In this series Dobson revisits his former home, Hong Kong, with the observation on the big city life and changing political landscape of the place. He witnesses people dashing through pouring rain along wet, congested Wan Chai streets and pavements shimmered with iridescent hues, flashing through his mind the cinematic fantasies that he believes things seem to have come full circle.
Twenty years after the handover from British to Chinese rule, twenty years after Dobson left, the city once again enraptures him. Just as the notorious walled city of Kowloon inspired the bleak, neon-soaked, perpetually dank and rain-soaked dystopia of Blade Runner, so does its sequel now cede to the alternate reality of Neonopolis – a realm strangely futuristic all the while rooted in the present. He sees around him towering skyscrapers, examples of extreme wealth. He witness legions of office workers oblivious to their predicament, hypnotised by their smart phones and commuters devouring social media piped into their brains via hand held devices.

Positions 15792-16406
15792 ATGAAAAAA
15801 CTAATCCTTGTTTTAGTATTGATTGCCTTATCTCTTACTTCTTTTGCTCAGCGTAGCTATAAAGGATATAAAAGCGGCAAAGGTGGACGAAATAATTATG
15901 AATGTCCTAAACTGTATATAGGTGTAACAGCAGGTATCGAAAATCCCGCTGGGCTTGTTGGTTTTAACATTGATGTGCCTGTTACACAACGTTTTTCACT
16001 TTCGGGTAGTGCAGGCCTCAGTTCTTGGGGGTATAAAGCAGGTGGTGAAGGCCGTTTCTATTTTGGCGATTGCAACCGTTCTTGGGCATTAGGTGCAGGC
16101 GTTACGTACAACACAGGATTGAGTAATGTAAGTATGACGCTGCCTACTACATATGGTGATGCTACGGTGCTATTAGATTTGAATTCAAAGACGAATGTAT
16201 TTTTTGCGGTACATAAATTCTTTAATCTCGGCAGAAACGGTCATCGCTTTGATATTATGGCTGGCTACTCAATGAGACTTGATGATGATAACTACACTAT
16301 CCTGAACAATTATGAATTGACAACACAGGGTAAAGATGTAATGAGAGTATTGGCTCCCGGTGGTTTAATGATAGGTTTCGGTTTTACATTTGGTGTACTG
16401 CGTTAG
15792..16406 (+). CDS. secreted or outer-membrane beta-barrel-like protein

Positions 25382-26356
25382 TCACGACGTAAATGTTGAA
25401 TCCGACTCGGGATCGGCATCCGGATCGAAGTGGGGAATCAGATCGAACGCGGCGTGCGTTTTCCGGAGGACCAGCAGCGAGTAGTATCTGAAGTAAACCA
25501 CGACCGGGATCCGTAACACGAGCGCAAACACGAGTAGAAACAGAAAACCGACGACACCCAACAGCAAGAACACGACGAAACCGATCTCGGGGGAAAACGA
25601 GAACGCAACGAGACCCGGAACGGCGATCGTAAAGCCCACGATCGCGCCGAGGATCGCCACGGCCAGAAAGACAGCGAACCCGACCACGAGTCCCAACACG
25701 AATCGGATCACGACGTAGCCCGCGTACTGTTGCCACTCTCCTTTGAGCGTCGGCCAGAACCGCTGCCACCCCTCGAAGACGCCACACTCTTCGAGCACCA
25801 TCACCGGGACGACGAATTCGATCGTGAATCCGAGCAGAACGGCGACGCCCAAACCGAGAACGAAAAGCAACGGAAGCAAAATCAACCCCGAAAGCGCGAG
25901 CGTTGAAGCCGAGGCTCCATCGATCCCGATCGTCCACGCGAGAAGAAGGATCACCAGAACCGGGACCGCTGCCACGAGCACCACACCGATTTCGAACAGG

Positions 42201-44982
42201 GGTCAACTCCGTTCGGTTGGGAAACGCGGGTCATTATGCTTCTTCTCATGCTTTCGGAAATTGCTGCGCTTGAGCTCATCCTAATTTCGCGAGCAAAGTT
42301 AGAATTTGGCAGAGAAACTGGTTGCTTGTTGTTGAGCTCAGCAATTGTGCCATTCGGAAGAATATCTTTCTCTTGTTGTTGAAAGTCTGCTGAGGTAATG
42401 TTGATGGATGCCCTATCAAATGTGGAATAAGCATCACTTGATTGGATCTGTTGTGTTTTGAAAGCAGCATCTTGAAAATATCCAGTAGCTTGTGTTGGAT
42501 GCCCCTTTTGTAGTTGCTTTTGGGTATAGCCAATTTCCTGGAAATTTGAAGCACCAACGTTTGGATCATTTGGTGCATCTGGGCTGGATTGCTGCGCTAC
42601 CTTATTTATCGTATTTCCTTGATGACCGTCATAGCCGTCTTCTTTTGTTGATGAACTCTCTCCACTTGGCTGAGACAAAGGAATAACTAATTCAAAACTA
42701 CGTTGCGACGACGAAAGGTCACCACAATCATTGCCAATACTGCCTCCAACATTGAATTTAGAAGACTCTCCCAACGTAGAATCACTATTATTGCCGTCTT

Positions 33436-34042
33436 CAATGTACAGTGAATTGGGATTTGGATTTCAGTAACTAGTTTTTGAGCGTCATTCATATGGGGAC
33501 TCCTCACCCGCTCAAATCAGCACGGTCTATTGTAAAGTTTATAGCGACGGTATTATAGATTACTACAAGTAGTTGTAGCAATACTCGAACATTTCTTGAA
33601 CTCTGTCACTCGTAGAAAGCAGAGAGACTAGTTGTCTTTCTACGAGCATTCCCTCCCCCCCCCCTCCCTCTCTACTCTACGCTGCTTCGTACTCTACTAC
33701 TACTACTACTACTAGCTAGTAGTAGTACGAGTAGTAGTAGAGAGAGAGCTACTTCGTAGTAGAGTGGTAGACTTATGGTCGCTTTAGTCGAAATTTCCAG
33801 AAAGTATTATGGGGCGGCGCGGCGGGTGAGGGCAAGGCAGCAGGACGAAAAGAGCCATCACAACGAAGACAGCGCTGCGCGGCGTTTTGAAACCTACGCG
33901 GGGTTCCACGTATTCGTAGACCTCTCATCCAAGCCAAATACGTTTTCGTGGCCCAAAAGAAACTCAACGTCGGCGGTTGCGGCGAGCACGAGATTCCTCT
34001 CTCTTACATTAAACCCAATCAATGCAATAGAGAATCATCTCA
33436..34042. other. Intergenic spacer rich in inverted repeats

Dobson’s work touches on social commentary through photography that confronts our reality. Taking the basic principle of street photography, Dobson captures reality as it happens. His images are paired here with the original writing of Jason Gagliardi, so as to warp that reality into a quasi fictional narrative akin to a science fiction film.
“Through a glass darkly, I hold up a mirror to the twisted skeins of stories being played out on the seething streets. Welcome to Neonopolis.”